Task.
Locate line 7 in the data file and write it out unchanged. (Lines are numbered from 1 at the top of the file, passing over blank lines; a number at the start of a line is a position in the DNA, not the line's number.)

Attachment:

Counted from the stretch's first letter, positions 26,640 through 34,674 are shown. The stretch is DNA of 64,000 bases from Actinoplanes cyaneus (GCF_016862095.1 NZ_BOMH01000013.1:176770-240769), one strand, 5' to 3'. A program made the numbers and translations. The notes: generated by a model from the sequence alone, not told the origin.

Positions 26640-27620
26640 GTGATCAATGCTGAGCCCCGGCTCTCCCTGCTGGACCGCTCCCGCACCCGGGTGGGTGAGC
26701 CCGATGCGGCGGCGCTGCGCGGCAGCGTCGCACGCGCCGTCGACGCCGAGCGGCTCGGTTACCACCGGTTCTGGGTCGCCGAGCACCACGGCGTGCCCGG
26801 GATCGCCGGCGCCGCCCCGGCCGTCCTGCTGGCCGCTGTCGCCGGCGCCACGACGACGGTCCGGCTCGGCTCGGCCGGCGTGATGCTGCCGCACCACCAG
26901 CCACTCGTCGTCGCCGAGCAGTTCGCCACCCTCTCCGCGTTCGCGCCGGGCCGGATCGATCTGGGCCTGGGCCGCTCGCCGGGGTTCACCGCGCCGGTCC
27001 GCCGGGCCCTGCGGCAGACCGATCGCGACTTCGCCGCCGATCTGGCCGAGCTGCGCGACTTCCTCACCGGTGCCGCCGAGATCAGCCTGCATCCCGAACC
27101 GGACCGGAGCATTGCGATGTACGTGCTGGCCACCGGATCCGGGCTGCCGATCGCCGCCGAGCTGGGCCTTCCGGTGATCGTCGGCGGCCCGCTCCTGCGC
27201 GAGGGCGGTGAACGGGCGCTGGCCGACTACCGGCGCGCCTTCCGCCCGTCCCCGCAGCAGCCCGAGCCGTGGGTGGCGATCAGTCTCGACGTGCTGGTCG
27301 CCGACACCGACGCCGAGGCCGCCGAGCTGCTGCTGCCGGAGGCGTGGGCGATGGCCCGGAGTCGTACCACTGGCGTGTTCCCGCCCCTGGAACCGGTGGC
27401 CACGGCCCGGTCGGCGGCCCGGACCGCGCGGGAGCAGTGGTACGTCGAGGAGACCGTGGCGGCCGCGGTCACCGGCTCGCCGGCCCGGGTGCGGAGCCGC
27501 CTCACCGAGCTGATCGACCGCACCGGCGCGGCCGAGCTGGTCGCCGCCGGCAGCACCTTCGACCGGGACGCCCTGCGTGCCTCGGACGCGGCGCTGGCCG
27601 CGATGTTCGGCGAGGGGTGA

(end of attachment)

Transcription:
27001 GCCGGGCCCTGCGGCAGACCGATCGCGACTTCGCCGCCGATCTGGCCGAGCTGCGCGACTTCCTCACCGGTGCCGCCGAGATCAGCCTGCATCCCGAACC